Monday, May 02, 2005

Brown and Cabinet talking through their hats

The big news after the non-event of revealing the legal non-advice on the Iraqi war (exactly what makes a war legal and who decides that on the basis of which legal structure?) is Gordon Brown’s statement that in future British soldiers should be sent to war only with the approval of Parliament.

Mr Brown was actually a little woolly in what he said, as he is still trying to play each side against each other on whatever issue happens to be to hand.
“Now that there has been a vote on these issues so clearly and in such controversial circumstances, I think it is unlikely that except in the most exceptional circumstances a government would choose not to have a vote in Parliament.

I think Tony Blair would join me in saying that, having put this decision to Parliament, people would expect these kinds of decisions to go before Parliament.”
John Reid, formerly Defence and now Health Secretary, supposedly a close ally of Tony Blair’s (possibly because the man is the Prime Minister) rushed in to support Gordy:
“This is already our policy, of the whole Cabinet, since we did it. The Prime Minister decided that some time ago.

That's why we had three debates on substantive motions before going into Iraq.

This is and has been for some time the policy of the whole Cabinet led by the Prime Minister.”
This is supposed to reassure wavering Labour supporters who might be worried enough about the Iraqi war to vote Lib-Dem.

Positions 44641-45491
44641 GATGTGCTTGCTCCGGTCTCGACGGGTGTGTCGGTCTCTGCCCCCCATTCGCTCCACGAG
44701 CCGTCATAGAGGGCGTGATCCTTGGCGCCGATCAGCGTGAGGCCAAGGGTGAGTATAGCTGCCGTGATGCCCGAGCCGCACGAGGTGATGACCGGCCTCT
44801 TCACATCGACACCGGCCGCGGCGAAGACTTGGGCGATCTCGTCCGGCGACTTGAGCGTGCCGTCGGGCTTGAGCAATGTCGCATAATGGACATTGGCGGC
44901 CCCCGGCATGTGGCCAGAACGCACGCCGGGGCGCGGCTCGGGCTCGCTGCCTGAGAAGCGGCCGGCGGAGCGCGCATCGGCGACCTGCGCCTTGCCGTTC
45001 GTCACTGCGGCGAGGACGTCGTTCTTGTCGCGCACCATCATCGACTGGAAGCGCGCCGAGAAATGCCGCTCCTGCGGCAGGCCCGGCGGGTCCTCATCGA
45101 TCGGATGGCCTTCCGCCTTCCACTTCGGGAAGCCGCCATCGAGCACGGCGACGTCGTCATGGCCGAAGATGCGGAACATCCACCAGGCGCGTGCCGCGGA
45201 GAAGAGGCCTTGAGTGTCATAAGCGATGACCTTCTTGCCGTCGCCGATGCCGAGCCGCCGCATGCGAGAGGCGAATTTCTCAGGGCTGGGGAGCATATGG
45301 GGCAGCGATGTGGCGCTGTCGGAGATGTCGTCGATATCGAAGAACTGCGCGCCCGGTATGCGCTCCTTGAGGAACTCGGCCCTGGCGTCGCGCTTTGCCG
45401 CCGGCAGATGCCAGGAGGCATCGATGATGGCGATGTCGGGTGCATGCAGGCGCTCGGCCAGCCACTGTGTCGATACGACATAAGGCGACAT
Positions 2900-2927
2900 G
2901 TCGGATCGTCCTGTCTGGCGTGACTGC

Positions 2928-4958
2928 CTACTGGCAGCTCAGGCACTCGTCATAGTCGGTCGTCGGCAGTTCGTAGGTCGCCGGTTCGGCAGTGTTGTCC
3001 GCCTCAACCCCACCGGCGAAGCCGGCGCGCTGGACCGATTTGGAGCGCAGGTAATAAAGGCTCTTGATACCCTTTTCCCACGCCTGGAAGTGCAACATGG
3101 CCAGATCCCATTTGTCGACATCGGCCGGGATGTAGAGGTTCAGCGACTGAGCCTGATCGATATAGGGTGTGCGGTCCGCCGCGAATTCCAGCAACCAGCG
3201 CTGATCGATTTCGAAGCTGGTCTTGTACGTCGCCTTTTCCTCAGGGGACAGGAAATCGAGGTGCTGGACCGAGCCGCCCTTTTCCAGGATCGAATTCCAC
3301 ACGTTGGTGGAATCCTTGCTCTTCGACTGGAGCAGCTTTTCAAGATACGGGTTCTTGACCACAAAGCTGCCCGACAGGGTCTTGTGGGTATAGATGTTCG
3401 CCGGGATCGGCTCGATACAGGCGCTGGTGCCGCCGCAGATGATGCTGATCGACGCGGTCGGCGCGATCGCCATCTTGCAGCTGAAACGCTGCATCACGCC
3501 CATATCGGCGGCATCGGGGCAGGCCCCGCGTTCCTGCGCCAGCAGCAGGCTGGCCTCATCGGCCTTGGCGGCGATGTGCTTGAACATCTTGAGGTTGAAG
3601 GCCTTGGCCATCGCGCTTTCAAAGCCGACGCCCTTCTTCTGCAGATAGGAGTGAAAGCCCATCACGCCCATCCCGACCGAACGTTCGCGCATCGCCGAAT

The chances are that anyone who is going to vote in this election over Iraq or, to be precise, the WMD and dossier fiasco, since events in Iraq itself have moved on, will have made the decision already.

Still, we should look a little more closely at those comments. In the first place, it is clear that when people like Brown and Reid say Parliament, they mean the House of Commons, it being the part that can be controlled by the government, the whips, various lobbying and pressure groups.

Before long we shall be told that the House of Lords should have no right to make decisions that concern the lives of British servicemen and women (the ones who have been deprived of the vote thanks to either chicanery or inefficiency in the MoD).

Secondly, it would appear that the Cabinet, if, indeed, they do agree with Mr Brown and Dr Reid, assume that the make-up of the House of Commons will always be the same. NuLab or OldLab, they all seem to share the opinion that, contrary to historical evidence, they have some sort of a natural right always to govern us (or at least sit there pretending to do so).

Thirdly, and very importantly, this is another sneaky change to the British constitutional structure. Going to war has always been a Royal Prerogative, exercised by Her Majesty’s Government. This may or may not be a good idea. But if a big change like that is introduced and one of the few areas in which there is a separation of powers is destroyed, it ought to be done clearly and openly not through statements to the media.

Fourthly, there is the question of how we define war. Will Parliament have to debate and decide each time British soldiers are sent somewhere under whatever auspices, or only when it is done to help our allies, the United States and Australia?

Which brings me to the fifth and, possibly, most important point. If Mr Brown and Dr Reid, not to mention the rest of the Cabinet, really do think what they say they think, then they had better vote against the forthcoming European Union Bill.